Republican Governor Rick Scott and his predecessor Charlie Crist are now neck-and-neck in Florida’s 2014 gubernatorial race.
Scott picks up 42% of the vote to Crist’s 41% in a new Rasmussen Reports statewide telephone survey of likely Florida voters. Eight percent (8%) prefer some other candidate, while nine percent (9%) are undecided. The poll did not ask about Libertarian Adrian Wyllie.
In April, Crist lead Scott by six points – 45% to 39%.
Scott barely edged out Democrat Alex Sink 49% to 48% to win the 2010 election. Forty-six percent (46%) of Florida voters approve of the job he is doing as governor, while 45% disapprove. This includes 18% who Strongly Approve and 29% who Strongly Disapprove.
The governor draws support from 74% of Florida Republicans and 13% of Democrats. Crist is backed by 72% of Democrats and 14% of GOP voters. Scott has a slight lead among voters not affiliated with either major political party.
Voters trust Scott more than Crist to handle government spending by a 43% to 34% margin and by a narrower 42% to 39% when it comes to taxes. Crist holds similar small leads on social issues (44% to 40%) and government ethics and corruption (39% to 36%). But 16% to 25% of voters are not sure which candidate they trust more on all four issues.
The survey of 900 likely voters in Florida was conducted on July 29-30 by Rasmussen Reports. The margin of sampling error is +/- 3 percentage points with a 95% level of confidence.
Neither gubernatorial candidate is overly popular at this point. Scott is viewed very favorably by 19% of Florida voters and very unfavorably by 28%. For Crist, very favorables are at 17%, while very unfavorables are at 29%. Both men are well known in the state, but at this point in an election cycle, Rasmussen Reports still considers the number of people with a strong opinion more significant than the total favorable/unfavorable numbers.
By comparison, 27% have a very favorable impression of Senator Marco Rubio, who defeated Crist and Democrat Kendrick Meek in the 2010 election. Just as many (26%) view Rubio very unfavorably. Rubio’s name has been on virtually every short list of Republican presidential candidates since he was elected to the Senate, but a survey in April found that only 21% of Florida voters think Rubio should run for the presidency.
The state’s other senator, Democrat Bill Nelson, is viewed very favorably by 16% and very unfavorably by 17%.
Florida voters are less negative about their state budget situation than voters are nationwide. Twenty-five percent (25%) say the budget situation in their state is better than it was a year ago, while 21% say it is worse. A plurality (46%) says the budget situation is about the same.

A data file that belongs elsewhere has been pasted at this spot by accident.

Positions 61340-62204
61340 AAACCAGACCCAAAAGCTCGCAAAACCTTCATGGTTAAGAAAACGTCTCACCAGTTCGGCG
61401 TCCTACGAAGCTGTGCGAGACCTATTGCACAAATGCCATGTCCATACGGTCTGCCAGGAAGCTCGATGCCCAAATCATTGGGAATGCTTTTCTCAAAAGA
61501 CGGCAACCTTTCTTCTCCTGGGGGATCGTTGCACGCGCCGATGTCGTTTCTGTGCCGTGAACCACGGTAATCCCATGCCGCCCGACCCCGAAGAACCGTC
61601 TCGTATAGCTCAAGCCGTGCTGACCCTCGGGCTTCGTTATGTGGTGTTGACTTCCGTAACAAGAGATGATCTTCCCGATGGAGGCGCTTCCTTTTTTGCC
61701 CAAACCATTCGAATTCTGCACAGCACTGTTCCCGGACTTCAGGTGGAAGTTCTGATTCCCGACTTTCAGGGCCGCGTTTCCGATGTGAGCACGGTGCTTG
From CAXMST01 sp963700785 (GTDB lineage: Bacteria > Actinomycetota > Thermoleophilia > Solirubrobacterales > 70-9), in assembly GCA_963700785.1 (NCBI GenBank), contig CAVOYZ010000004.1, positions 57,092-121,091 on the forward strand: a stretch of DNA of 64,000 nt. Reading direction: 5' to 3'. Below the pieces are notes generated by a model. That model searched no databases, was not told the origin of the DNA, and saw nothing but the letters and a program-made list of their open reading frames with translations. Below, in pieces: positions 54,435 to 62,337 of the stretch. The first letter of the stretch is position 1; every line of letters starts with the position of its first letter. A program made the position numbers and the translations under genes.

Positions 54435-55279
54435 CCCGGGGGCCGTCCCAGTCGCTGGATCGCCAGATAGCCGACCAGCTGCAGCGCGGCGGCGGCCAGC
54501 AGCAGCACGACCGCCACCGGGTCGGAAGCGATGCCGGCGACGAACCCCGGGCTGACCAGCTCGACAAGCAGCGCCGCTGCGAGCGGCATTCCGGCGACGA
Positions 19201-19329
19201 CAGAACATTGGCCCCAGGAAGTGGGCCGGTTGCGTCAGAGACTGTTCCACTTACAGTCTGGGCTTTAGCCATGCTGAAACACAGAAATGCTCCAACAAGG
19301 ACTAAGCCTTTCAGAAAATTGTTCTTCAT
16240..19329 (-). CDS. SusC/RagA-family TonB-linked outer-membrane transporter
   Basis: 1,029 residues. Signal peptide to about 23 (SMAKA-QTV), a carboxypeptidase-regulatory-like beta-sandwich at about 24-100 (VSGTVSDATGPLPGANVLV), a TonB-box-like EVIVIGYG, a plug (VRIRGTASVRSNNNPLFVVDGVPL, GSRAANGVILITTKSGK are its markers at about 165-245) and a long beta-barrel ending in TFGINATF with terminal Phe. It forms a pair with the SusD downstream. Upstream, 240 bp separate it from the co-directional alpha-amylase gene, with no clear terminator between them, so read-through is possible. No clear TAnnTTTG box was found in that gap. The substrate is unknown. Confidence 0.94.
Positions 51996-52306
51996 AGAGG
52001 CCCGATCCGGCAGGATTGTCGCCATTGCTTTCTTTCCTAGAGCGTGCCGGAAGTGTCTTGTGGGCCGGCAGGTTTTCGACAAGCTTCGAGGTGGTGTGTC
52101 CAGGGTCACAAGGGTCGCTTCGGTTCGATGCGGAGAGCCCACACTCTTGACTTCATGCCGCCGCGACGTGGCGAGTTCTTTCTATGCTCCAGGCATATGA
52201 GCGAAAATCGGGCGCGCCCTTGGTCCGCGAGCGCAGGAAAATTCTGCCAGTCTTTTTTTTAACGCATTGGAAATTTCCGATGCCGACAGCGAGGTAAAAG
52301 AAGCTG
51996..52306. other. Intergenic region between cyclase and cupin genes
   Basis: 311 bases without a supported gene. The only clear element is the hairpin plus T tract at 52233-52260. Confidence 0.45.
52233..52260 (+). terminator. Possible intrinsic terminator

Crist leads 50% to 24% among voters who say the state’s budget picture is worse and 47% to 39% among those who say it is about the same. Scott has a 66% to 24% lead among voters who feel the budget situation is better now.
Fifty-seven percent (57%) of Florida voters think the primary focus of any immigration legislation passed by Congress should be to send the new wave of young illegal immigrants home as quickly as possible. Twenty-three percent (23%) disagree and think its chief aim should be to make it easier for them to remain in the United States. Twenty percent (20%) are not sure. Despite Florida’s large Hispanic population, these findings are similar to those on the national level.
Sixty-two percent (62%) of those who think Cognress should focus on sending these new illegal immigrants home support Scott. Crist has the backing of 72% of those who want Congress instead to make it easier for them to stay here.
Scott has strongly opposed the new national health care law, and voters in his state dislike the law as much or more than voters do on the national level. Forty percent (40%) of Florida voters view the law favorably, while 55% have an unfavorable opinion of it. This includes 17% with a very favorable view and 40% with a very unfavorable one. These findings are similar to those measured in April.
Crist picks up the vote from 83% of voters with a very favorable impression of Obamacare, while Scott is backed by 80% of the larger group with a very unfavorable opinion of it.
Twenty-four percent (24%) of Florida voters rate the U.S. economy as good or excellent, while 32% say it is poor. But 41% rate their own finances as good or excellent, while 21% describe their personal finances as poor.
President Obama edged out Mitt Romney by a 50% to 49% margin in 2012, and 49% of the state’s voters approve of the job he is doing today. Just as many (49%) disapprove of Obama’s performance. This includes 26% who Strongly Approve and 40% who Strongly Disapprove, making the president slightly more popular in Florida than on the national level.